The present study tested the mechanical noxious stimuli applied to the lips, where there are nociceptors (Sneddon, 2003). In this sense, the analgesia or pain relief in aquatic animals can be considered when they do not respond or decrease the response to painful stimuli after sedation or anaesthesia (Ross and Ross, 2008). It was observed that all of the clove concentrations and the concentration of 250 µL L-1 of basil oils provoked an analgesic effect in 100% of the animals. This effect was also verified in at least 70% of the fish submitted to the other concentrations of basil and tea tree EO (Table 2). Thus, as indicated by Ross and Ross (2008) that a good anaesthetic should also promote analgesia, this study recommends that, due to its high analgesic efficiency, clove oil should be use when the procedure to be performed with the fish is invasive or likely to generate pain, in order to minimize the effect of noxious stimulus for ethical reasons and to ensure the animal’s welfare, avoiding stress and its negative consequences.

Table 2 Percentage of Amphiprion clarkii that suffered analgesia and mortality occurred during and after exposure to each concentration of clove Eugenia caryophyllata, basil Ocimum basilicum and tea tree Melaleuca alternifolia essential oils. 

(µL L-1)
0 H 24H 48H 72H total
Clove 40 100 0 0 0 0 0
50 100 0 0 0 0 0
60 100 0 0 0 0 0
70 100 0 0 0 0 0
80 100 0 0 0 0 0
Basil 150 70 10 0 0 10 20
200 90 0 0 0 0 0
250 100 0 0 0 0 0
300 90 10 10 0 10 30
350 90 0 0 10 0 10
Tea tree 200 90 0 0 0 0 0
300 70 0 0 0 0 0
400 70 0 0 0 0 0
500 90 0 0 0 0 0
600 90 0 0 0 0 0
Control 0 0 0 0 0 0 0
White 540 0 0 0 0 0 0

All fish anaesthetized with basil had muscle spasms during both anaesthesia induction and handling procedures. In addition, two fish died when transferred to the recovery recipient and another four animals also treated with this EO died during the observation period of 72 hours (Table 2). Silva et al. (2013) also reported constant involuntary muscular contractions followed by mortality in silver catfish Rhamdia quelen submitted to Lippia sidoides, and Benovit et al. (2012) reported the same in flounder anaesthetized with Aloysia gratissima. Basil oil and its main component, methyl chavicol (estragole) are recognized as potential pesticides (Kim and Lee, 2014; Pandey et al., 2014) and, according to Kirby et al. (2000), some insecticides are potent neurotoxins and exert their toxicity by blocking the breakdown of acetylcholine (ACh), the primary neurotransmitter in the sensory and neuromuscular systems of fish. The production of excessive muscular stimulus can be related to the inhibition of acetylcholinesterase (AChE) in the muscles due to this possible increase of ACh levels, which may also result in tetany, paralysis and eventual death (Kirby et al., 2000). Thus, despite the basil present concentrations which promotes analgesic and anaesthetic effects at optimal times of the induction and return, this oil is not indicated for use in A. clarkii as it does not meet the basic requirement of safety for animals.

No negative effects occured in the clove and tea tree treatments during anaesthetic exposure or in the 72 hours after it, confirming that these oils are safe for use in fish. Thus, the lower concentrations of each EO that resulted in satisfactory times of anaesthesia induction and recovery and greater analgesia of A. clarkii were 50 and 500 µL L-1 of clove and tea tree oil, respectively. The 50 µL L-1 of clove (equivalent to 52.25 mg L-1) recommended in the present study for A. clarkii juveniles is similar to the 50 mg L-1 indicated by Pawar et al. (2011) for the anaesthesia of seahorses Hippocampus kuda (total length 15.5 cm and weight 11 g). The concentration of 500 µL L-1 of tea tree, recommended here, confers with the dose indicated by Hajek (2011) for anaesthesia of the common carp Cyprinus carpio, weighing 22 g, the only reference found in literature regarding the use of tea tree oil in fish anaesthesia. The use of the same concentrations of each oil to different sizes and species of fish suggests an absence of a relationship between these characteristics with the ideal concentration of the drug, demonstrating that it is important to carry out species-specific studies on the effect of the anaesthetic potential. Therefore the present study contributes to increasing knowledge on the use of these three oils in A. clarkii during handling.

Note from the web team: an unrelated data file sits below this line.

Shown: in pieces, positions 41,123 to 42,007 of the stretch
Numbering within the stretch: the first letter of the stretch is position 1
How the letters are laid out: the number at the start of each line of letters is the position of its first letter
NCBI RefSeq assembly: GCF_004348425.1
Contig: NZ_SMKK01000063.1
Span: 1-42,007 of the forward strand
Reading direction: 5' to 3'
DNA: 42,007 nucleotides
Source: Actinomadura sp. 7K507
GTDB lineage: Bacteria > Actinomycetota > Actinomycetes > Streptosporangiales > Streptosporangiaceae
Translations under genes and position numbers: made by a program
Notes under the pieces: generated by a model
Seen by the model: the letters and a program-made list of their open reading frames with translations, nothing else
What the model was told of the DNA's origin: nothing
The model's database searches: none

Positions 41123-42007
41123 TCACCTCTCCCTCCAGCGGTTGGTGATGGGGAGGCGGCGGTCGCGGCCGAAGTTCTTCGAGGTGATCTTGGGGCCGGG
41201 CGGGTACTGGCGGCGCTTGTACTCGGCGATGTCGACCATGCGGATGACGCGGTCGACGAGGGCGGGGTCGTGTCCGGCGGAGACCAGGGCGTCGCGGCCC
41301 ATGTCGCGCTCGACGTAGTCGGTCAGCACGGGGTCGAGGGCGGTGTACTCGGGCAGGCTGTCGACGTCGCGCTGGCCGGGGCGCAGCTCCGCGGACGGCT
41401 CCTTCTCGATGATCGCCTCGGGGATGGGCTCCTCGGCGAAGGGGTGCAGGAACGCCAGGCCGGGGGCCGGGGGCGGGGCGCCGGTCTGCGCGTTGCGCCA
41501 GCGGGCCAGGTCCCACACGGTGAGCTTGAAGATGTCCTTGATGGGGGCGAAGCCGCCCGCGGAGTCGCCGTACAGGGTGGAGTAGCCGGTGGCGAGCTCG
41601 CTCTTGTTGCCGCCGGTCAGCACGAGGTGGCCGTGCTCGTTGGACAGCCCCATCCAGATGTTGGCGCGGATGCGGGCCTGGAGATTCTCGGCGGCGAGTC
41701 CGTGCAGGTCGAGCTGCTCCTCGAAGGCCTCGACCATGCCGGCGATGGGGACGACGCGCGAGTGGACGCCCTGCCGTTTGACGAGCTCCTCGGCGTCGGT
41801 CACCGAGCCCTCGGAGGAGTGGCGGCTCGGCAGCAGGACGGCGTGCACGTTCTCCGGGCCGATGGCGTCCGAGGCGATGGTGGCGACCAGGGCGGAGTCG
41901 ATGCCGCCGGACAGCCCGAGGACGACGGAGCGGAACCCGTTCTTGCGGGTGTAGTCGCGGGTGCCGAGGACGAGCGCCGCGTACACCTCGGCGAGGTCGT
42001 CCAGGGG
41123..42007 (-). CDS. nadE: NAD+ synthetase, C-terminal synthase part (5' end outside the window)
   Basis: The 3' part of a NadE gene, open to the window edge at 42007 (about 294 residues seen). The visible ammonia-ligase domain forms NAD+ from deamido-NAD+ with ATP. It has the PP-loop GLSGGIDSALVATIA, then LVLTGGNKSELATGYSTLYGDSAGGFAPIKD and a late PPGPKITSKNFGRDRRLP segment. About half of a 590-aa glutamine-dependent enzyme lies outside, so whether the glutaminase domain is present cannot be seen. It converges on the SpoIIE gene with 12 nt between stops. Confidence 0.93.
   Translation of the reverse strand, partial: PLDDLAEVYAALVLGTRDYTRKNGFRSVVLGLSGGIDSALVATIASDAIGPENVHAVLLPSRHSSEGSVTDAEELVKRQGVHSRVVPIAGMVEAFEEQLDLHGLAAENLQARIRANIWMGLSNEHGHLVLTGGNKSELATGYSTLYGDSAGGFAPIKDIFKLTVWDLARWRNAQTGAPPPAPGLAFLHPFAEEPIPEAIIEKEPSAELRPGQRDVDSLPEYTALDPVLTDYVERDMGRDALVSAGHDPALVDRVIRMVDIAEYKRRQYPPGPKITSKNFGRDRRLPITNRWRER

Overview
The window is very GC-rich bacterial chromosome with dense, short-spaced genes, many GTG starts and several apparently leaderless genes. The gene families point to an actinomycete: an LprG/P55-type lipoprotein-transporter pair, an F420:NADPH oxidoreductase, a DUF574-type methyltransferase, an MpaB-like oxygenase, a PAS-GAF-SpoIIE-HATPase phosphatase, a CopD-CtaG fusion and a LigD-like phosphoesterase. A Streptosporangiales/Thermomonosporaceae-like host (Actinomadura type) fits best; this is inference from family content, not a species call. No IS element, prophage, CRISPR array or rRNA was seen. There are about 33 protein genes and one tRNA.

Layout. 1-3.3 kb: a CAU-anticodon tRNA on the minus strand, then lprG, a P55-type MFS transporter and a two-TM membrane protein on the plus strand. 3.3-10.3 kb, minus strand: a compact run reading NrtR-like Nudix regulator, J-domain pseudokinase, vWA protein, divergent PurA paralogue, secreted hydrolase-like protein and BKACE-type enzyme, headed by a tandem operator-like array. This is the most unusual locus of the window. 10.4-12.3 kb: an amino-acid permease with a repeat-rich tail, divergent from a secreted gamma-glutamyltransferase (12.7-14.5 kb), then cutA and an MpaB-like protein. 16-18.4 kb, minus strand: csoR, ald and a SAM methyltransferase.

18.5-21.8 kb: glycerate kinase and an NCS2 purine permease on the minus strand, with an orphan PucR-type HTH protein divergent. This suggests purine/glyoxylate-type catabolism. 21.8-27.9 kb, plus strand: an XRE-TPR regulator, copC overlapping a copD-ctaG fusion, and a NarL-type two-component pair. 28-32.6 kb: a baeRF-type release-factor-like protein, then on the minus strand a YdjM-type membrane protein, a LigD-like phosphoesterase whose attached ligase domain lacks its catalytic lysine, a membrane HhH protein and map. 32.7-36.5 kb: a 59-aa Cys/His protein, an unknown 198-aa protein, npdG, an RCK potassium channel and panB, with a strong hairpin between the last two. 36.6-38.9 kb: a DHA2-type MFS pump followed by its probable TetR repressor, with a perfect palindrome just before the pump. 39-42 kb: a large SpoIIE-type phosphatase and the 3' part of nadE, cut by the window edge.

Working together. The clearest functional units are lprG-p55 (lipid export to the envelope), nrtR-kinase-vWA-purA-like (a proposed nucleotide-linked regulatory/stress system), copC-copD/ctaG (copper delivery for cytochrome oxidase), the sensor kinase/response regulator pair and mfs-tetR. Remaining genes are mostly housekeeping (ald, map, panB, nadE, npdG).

4. Conclusion

All the EO provoked anaesthesia and analgesic effects in A. clarkii, but basil oil is not recommended due to the resulting involuntary muscle contractions and mortality. The lower concentrations that promote suitable induction and recovery times are 50 and 500 µl L-1 of clove and tea tree oils, respectively. However, clove oil is recommended as the ideal anaesthetic to use before invasive and painful procedures, due to its better analgesic efficiency in A. clarkii juveniles.


To CAPES (Coordination for the Improvement of Higher Level Personnel) for providing the master’s and post-doctoral scholarships.

(With 1 figure)


BENOVIT, S.C., GRESSLER, L.T., SILVA, L.L., GARCIA, L.O., OKAMOTO, M.H., PEDRON, J.S., SAMPAIO, L.A., RODRIGUES, R.V., HEINZMANN, B.M. and BALDISSEROTTO, B., 2012. Anesthesia and Transport of Brazilian Flounder, Paralichthys orbignyanus, with Essential Oils of Aloysia gratissima and Ocimum gratissimum. Journal of the World Aquaculture Society, vol. 43, no. 6, pp. 896-900. [ Links ]

BERGQVIST, J. and GUNNARSSON, S., 2013. Finfish aquaculture: Animal welfare, the environment and ethical implications. Journal of Agricultural & Environmental Ethics, vol. 26, no. 1, pp. 75-99. [ Links ]

BILAL, A., JAHAN, N., AHMED, A., BILAL, S.N., HABIB, S. and HAJRA, S., 2012. Phytochemical and pharmacological studies on Ocimum basilicum Linn: a review. International Journal of Current Research and Review, vol. 4, pp. 73-83. [ Links ]

BOIJINK, C.L., MACIEL, P.O., TAVARES-DIAS, M., IWASHITA, M.K.P., MORAIS, M.S., HIDE, D.M.V., SOUZA, N.C., COUTO, M.V.S., MENESES, J.O., CUNHA, F.S. and FUJIMOTO, R.Y., 2017. Anesthesia by sprinkling method in the gills of tambaqui Colossoma macropomum does not influence intensity and morphology of monogeneans. Brazilian Journal of Biology = Revista Brasileira de Biologia, vol. 77, no. 2, pp. 367-371. [ Links ]